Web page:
They waste no time. “Like the Oar Strikes the Water” gallops out with a big, galloping riff and a heroic melody, as well as absolutely fucking crushing vocals. Seriously, one of this album’s trademarks is the tendency to utilize singer JB Christofferson’s clear, punishing howl like it is an extra guitar rather than a separate entity. He just wails along with these songs and makes them even heavier than before. “Fear is the Key” and the anthemic pounder that is the title track up the ante, and we get some real killers with “Silver Into Steel” and the magnificently pulverizing “The Shadow Knows,” which pack enough hooks and manliness to fuel an entire album. But all bow before the triumphant “I Am the North,” which rocks out with a morose lead melody and a cutting riff, exploding into the best chorus on the album:

The Wolf will riiiiiiise
The end of liiiiiiies
Corruption diiiiiies

Awe-inspiring, really; manly enough to turn any gay man straight. Grand Magus is a top notch band, and this album is worth checking out for anyone who likes traditional metal in the least. Iron Will is a big, fat metal middle finger to anyone who dares to slander the good old name of True Metal in its finest form. And you will know that by the end of this, or you will be nothing. Nothing, I say!

Grand Magus - Iron Will - 75%

ThrashManiacAYD, September 3rd, 2009

Some bands always seem under-appreciated and smaller than they should rightfully be, with Sweden's Grand Magus being a perfect case in point. Having slowly shifted from the Stoner/Doom groove of their self-titled debut and "Monument" to a more NWOBHM/classic Metal feel on "The Wolf's Return" and new album "Iron Will", Grand Magus have avoided being confined to one genre without losing integrity nor goodwill from their fanbase due to the conviction in which the change has taken place. Not for one second does their largely unmodern approach feel contrived or forced, giving an air of defiance and pride that can surely be loved by any fan of what is essentially hard rock music.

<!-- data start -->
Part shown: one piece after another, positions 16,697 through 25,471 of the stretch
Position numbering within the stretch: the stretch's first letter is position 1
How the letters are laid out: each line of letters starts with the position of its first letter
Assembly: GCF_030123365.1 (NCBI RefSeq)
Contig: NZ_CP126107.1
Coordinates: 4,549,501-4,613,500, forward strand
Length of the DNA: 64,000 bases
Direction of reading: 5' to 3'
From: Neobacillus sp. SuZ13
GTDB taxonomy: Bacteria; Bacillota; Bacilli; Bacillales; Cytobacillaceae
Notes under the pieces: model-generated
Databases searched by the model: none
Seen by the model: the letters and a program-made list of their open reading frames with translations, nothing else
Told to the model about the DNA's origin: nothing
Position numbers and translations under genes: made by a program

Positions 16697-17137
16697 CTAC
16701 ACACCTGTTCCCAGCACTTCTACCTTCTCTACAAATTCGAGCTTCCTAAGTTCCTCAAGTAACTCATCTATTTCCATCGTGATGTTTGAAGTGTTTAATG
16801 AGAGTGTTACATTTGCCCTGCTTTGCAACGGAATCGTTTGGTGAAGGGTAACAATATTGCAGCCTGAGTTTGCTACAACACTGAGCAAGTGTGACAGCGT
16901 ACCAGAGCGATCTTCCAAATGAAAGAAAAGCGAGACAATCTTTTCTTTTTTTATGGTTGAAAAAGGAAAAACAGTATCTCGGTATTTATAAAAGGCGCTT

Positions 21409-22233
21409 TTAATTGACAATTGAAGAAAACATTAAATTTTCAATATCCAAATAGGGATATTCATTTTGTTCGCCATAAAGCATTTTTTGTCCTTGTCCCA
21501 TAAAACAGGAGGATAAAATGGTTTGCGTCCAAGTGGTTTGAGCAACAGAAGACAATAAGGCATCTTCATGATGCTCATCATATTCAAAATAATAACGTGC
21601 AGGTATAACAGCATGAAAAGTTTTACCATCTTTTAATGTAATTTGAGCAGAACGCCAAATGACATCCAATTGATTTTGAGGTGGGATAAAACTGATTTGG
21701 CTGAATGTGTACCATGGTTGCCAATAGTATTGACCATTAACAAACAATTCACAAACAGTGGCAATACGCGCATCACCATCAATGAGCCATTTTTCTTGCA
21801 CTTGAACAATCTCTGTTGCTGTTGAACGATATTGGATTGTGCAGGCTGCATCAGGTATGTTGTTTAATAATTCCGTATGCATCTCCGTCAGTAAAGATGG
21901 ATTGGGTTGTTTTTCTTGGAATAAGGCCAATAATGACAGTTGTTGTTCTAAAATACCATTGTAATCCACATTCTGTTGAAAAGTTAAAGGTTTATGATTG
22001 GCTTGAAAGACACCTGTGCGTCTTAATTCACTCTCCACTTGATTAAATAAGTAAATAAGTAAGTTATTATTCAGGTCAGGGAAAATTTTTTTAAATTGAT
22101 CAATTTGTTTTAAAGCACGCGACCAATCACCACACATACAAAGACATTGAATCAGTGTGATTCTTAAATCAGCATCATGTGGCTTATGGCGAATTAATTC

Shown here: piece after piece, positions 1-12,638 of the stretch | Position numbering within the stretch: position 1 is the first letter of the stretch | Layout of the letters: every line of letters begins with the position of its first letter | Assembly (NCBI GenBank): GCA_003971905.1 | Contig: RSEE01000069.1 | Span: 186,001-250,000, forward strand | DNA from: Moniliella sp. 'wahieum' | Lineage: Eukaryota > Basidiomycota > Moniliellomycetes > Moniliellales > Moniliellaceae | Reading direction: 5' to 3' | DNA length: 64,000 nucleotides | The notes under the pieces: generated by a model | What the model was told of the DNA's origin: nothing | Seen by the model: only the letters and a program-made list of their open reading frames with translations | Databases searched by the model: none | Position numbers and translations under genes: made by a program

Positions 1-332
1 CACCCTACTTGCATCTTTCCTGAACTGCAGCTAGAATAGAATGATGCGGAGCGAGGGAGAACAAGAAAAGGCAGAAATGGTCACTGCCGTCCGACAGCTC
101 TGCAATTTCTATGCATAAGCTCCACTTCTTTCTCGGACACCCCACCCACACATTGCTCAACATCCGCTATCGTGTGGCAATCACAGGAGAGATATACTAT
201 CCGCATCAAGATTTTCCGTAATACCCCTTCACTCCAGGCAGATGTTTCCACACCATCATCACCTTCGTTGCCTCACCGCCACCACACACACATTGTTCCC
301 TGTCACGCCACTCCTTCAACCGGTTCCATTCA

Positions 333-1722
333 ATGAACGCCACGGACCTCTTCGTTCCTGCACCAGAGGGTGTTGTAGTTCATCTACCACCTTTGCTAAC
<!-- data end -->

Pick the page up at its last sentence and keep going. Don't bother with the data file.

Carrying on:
2005's "The Wolf's Return" was largely free of the ponderous Doom found on the preceding "Monument", and "Iron Will" has gone further, being largely free of riffs slow enough to be classified merely as 'Doom'. Strangely though, a strong-Candlemass influence is noticeable in a number of tracks such as "Beyond Good And Evil" and "Iron Will", and this works because the approach harks back to the fact that Doom was spawned directly from the birth of Heavy Metal itself (read: Black Sabbath) with the two having always been somewhat long-distance siblings. The strongest moments to be found on "Iron Will", a title as defiant as one can get this side of chest-thumpers Hatebreed, come in some gloriously upbeat and epic choral sections during "The Shadow Knows" and "I Am The North" that would not be amiss in a recent Candlemass record. Such fine moments of melodic, epic Heavy Metal are really something to behold and backed up by an excellent production courtesy of Oneman and the band themselves create as strong and forceful a music as any Metal band can muster. Vocalist (/guitarist) JB also cements his position as being one of Metal's most recognised voices during the course of "Iron Will" and deserves commendation for having furthered himself with each record. For any fans of the aforementioned "Monument" album, myself included, who were still hoping for some Doom-iness this is largely contained to "Self Deceiver" which maintains a more desperate feel that is generally of the preserve of Solitude Aeturnus. The lack of Doom is acceptable though for fans of classic Metal bands such as Accept and Saxon will find much to love to here through such a shared kindred spirit.

Despite being the self-confessed Kings of Metal, Manowar could take a leaf out of Grand Magus' book in how to write songs that are catchy, epic and Metal as fuck without moving so far in to the field of the ridiculous to come across as over-weight and up their arse. The progression between "The Wolf's Return" and "Iron Will" might not have been great but then does it really matter? This is a damn catchy album and Grand Magus have found themselves a style preventing their pigeonholing and are the better for it. Whether this remains a peak for the band that cannot be topped however is not clear as further development will be required to expand the sound in the future, but all that is required now is for YOU to buy this record and enjoy its upbeat anthemic Heavy Metal for yourself.

Originally written for

Bow down to the Iron Will! - 95%

ian_w, July 31st, 2008

Sweden’s Grand Magus might just be the most metal band ever. I know most of you who just read that sentence aren’t familiar with Grand Magus and must think I have just uttered blasphemy. However, I guarantee you that one listen through the band’s latest album, Iron Will, will chage your mind and have you bowing before their brand of infectious groove.